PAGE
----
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Government City

Know Your City Government

Know your City. . .
Learn about the City of Kansas City, Mo., government and how its leaders impact you. Use these pages as a reference to become familiar with the history of the city and your councilmembers, as a first step to taking a more active role in your City's legislative process.

The early years

Kansas City traces its beginnings to 1821, when Missouri was admitted to the Union. In that year, Francois Chouteau, a French man living in St. Louis, came up the Missouri River and established a trading post on the waterway in the area that is now the northeast industrial district. Another young trader, John Calvin McCoy, opened a store inland on the Santa Fe Trail. He considered his land a portal to the West and thus named it Westport.

McCoy and 13 other men purchased a farm in the area and formed the town/company that later became Kansas City's downtown district. The new owners decided to name the township the Town of Kansas after the Kansa Indians, or Kaws, who inhabited the area.

The town retained its name when it was incorporated and granted a charter by Jackson County on June 1, 1850. When it was incorporated by the state Feb. 22, 1853, the town became the City of Kansas and in 1889, it officially became known as Kansas City.

City administration

The City of Kansas City, Mo., has a council-manager form of government and operates in portions of Cass, Clay, Jackson and Platte counties. A professional administration team (the city manager and his staff) handles daily city government operations in accordance with the city charter, ordinances and City Council priorities.

The city manager is the City's chief administrator and is responsible for seeing that city government is run efficiently and economically. The city manager serves and advises the mayor and the City Council, appoints most department directors and prepares an annual budget for City Council consideration.

The city manager does not appoint the chief of the Police Department or the director of the Parks and Recreation Department, both of whom are appointed by the boards they serve. The city auditor and the city clerk are appointed by the City Council .

The mayor and the City Council

The 13-member City Council is the City's legislative and policy-making body. Its members, including the mayor, are elected to four-year terms and may serve two consecutive terms.

Kansas City, Mo., is divided into six council districts that are revised according to population at least every five years. The mayor and six City Council members are elected at large. The other six members of the City Council are elected from within the districts they serve. Candidates for mayor and City Council positions must be at least 25 years old, qualified City voters, residents of the City for five years and of their district for six months, and have paid City and county taxes for two years before election.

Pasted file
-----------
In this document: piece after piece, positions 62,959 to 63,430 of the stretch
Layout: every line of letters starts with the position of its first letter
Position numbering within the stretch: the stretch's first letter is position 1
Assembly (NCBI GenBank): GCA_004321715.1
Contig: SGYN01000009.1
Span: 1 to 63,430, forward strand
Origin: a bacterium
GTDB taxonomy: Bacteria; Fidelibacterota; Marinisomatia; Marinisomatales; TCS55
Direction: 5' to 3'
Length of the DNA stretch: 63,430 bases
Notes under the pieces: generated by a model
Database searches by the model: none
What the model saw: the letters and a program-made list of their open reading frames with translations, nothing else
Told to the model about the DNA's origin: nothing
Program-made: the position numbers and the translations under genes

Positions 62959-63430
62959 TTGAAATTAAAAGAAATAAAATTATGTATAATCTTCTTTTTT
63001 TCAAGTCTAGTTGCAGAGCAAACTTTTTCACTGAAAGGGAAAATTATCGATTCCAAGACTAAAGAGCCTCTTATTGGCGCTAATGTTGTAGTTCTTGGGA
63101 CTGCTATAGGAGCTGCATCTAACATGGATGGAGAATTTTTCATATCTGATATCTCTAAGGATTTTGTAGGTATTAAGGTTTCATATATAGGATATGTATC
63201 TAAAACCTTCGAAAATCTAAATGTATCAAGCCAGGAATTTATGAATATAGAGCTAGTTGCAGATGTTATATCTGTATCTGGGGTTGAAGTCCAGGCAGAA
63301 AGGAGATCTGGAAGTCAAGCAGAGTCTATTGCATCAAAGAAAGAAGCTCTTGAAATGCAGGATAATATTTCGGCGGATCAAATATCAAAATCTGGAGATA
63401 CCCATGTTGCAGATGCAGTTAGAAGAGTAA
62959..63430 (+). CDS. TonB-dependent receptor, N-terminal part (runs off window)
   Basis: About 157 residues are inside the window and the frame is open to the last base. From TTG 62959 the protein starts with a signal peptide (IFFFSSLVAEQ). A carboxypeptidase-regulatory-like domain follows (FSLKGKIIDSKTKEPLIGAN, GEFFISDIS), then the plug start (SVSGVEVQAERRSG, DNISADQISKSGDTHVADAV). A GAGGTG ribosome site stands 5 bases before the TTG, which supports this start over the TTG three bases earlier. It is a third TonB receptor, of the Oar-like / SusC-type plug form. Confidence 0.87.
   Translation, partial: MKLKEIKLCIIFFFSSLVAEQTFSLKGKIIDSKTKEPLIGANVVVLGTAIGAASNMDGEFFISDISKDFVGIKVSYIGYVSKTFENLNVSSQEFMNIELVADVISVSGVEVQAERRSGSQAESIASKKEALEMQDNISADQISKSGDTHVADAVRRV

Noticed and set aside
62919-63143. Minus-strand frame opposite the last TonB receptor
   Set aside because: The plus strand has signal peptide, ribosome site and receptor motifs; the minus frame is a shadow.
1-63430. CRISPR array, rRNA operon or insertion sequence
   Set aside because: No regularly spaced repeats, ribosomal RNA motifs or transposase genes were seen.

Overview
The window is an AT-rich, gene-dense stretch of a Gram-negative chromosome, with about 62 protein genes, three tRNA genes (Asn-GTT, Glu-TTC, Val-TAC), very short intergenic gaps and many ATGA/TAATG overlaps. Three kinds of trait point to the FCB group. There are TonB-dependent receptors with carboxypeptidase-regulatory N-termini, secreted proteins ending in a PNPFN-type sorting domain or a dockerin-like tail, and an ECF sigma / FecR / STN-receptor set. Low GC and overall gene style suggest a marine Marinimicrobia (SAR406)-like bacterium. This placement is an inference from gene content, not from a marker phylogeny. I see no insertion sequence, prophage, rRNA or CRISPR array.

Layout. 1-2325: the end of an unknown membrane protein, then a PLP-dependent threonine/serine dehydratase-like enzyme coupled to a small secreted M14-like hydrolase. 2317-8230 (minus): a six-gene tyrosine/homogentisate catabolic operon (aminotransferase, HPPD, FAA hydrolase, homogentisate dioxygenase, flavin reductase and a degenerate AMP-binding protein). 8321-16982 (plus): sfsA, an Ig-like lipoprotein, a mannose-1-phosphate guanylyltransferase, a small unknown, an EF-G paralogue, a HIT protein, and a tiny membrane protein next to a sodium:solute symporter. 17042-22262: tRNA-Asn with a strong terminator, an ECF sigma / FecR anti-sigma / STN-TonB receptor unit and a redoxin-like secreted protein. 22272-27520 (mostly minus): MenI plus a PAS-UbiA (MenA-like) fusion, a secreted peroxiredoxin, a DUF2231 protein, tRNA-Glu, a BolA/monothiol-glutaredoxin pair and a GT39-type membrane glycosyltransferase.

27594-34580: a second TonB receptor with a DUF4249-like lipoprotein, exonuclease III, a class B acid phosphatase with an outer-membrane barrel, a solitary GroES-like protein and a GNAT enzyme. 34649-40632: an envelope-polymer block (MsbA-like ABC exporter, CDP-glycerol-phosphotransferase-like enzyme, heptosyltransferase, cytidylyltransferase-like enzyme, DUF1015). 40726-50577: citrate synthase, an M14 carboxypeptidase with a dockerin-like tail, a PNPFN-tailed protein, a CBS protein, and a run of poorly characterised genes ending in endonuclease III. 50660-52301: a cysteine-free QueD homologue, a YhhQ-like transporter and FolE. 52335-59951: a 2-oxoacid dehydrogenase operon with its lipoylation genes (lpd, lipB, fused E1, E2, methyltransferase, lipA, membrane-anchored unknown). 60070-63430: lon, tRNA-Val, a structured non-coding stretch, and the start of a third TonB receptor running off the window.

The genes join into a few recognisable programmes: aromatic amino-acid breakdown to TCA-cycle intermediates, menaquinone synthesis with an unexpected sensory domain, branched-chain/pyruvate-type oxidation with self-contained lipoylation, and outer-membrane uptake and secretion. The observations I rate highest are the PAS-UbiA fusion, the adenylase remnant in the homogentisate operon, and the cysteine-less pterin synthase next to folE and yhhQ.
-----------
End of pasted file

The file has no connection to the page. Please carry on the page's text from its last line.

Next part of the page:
The mayor is the chief elected official of the City, and president of the City Council. The mayor possesses all the powers and duties of a City Council member. The mayor appoints most members of council committees and the City's advisory boards and commissions. The mayor signs all ordinances and bonds authorized by the City Council and is an ex-officio member of the Board of Police Commissioners. The mayor also suggests, for City Council ratification, one City Councilmember as mayor pro tem to serve during the mayor's absence or a period of disability.

The City Council sets the overall policy for the City by adopting resolutions and ordinances, making appropriations and approving budgets for all departments and conducting public hearings on City affairs. After an ordinance or resolution is passed or the budget is adopted, the City Council continues to monitor the results of its actions through studies, surveys and hearings.

Resolutions and ordinances

The City Council, city manager, City department, resident or group may request resolutions and ordinances. Resolutions and ordinances are the tools the City Council uses to implement policies.

Resolutions state the opinion or the feeling of the City Council and are used to dictate policy to City employees, congratulate an organization or a person, express sorrow at the death of a well-known person or urge another governmental body, such as the U.S. Congress, to take a desired action. An ordinance authorizes the spending of City money, sets tax levies or establishes regulations that govern the actions of City agencies and residents.